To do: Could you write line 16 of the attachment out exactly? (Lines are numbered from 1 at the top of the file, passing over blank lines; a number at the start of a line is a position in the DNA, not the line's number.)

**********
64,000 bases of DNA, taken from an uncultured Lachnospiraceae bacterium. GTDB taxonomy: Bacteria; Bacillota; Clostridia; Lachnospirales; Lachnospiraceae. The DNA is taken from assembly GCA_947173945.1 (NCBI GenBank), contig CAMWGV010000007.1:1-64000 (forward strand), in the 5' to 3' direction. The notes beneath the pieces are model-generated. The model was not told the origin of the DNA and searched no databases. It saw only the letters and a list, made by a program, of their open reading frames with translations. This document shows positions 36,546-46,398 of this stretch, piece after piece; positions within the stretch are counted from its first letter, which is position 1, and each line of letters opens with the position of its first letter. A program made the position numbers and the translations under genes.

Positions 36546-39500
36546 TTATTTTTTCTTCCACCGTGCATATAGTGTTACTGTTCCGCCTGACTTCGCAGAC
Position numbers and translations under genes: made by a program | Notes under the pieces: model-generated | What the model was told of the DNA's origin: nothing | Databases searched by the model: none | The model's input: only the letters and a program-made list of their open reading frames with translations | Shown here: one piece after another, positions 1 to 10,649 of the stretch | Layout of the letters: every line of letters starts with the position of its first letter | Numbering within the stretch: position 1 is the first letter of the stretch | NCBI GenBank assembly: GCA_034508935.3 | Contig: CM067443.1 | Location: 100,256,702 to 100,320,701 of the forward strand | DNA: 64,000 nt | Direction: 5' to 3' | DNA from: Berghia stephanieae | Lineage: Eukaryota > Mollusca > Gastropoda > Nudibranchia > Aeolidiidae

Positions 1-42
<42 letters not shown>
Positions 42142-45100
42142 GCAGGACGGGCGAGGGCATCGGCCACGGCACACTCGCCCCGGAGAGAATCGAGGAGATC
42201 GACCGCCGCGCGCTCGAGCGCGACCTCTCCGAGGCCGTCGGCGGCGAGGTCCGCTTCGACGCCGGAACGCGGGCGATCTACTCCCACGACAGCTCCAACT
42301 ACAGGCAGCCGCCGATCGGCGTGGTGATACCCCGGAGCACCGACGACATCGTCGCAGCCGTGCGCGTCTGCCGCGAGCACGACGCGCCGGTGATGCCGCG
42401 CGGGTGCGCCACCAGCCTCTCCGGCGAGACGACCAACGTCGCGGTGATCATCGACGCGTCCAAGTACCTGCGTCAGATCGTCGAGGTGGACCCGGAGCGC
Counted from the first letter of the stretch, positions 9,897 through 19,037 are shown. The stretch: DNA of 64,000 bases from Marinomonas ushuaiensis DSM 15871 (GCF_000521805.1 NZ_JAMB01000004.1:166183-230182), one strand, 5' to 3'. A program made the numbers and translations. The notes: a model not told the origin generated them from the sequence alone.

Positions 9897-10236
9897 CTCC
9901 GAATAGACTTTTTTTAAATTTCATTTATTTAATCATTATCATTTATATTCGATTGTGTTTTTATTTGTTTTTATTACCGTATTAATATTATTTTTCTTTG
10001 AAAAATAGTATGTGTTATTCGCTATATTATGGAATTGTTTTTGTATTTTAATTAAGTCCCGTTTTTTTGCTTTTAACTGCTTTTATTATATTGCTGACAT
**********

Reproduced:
10001 AAAAATAGTATGTGTTATTCGCTATATTATGGAATTGTTTTTGTATTTTAATTAAGTCCCGTTTTTTTGCTTTTAACTGCTTTTATTATATTGCTGACAT